More and more I feel like economics reporting is based on crude principles of adding up “good news” and “bad news.” Sometimes this makes sense: by almost any measure, an unemployment rate of 10% is bad news compared to an unemployment rate of 5%. Other times, though, the good/bad news framework seems so tangled.
For example: house prices up is considered good news but inflation is considered bad news. A strong dollar is considered good news but it’s also an unfavorable exchange rate, which is bad news. When facebook shares go down, that’s bad news, but if they automatically go up, that means they were underpriced which doesn’t seem so good either. Pundits are torn between rooting for the euro to fail (which means our team (the U.S.) is better than Europe (their team)) and rooting for it to survive (because a collapse in Europe is bad news for the U.S. economy). China’s economy doing well is bad news—but if their economy slips, that’s bad news too. I think you get the picture.
I was reminded of this when reading an article in the New Yorker by James Surowiecki about the ever-boring topic of facebook’s shares. Surowiecki writes:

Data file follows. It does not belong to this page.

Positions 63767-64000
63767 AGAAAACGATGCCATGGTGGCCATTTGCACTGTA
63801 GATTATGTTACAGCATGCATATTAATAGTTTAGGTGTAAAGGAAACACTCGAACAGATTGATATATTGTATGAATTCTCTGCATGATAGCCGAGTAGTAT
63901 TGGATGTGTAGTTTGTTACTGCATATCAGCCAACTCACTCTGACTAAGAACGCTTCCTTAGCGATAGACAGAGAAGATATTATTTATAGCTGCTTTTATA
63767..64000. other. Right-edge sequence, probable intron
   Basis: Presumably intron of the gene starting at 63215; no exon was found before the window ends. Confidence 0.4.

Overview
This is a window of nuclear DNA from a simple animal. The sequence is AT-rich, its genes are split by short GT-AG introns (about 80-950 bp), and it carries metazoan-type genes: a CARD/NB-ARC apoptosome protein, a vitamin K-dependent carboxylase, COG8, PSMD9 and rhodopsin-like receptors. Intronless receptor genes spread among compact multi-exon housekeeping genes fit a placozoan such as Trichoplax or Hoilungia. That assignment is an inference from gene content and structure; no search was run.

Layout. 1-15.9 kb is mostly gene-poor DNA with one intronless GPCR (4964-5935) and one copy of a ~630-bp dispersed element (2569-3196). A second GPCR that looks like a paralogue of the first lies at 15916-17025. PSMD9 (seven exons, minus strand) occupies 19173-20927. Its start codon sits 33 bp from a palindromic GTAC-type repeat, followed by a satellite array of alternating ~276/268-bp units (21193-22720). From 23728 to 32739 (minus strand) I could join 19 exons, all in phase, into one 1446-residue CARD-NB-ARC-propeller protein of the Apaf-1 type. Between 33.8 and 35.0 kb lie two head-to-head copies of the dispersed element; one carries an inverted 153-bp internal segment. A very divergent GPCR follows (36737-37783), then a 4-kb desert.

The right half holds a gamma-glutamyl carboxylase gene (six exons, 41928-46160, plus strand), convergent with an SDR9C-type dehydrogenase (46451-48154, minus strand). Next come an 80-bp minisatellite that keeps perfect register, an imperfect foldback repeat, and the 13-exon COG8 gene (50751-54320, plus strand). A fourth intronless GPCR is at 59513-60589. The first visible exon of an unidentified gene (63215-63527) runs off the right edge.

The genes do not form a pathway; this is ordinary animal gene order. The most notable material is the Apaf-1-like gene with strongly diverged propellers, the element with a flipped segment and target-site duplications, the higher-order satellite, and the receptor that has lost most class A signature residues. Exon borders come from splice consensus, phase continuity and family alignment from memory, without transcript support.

Dual-class share structures used to be rare and confined largely to family-run enterprises or media companies, such as the New York Times, where they could be justified as protecting the company’s public mission. The received wisdom was that active investors are good for companies and for the market as a whole, and that companies need to put shareholders first. . . . Whereas the C.E.O.s of most public companies have to spend time kowtowing to investors, Zuckerberg and his peers are insisting on the right to say, “Thanks for your money. Now shut up.”
Huh? I’m no economist, but . . . if the damn stock is such a bad idea, nobody’s forcing you to buy it! Zuckerberg and his peers aren’t “insisting on the right” to do anything; they’re offering a financial product in the market.
There’s reason to be concerned at the spread of the dual-class structure. One study that examined a large sample of dual-class firms from 1994 to 2001 found that they notably underperformed the market.
Now I’m just confused here. Who’s supposed to be “concerned” here? As a New Yorker subscriber, am I supposed to be concerned that dual-class firms underperformed the market? I just don’t get it. Why should I care? If the shares underperform the market, people can buy a piece of Facebook for less. That’s fine too, no?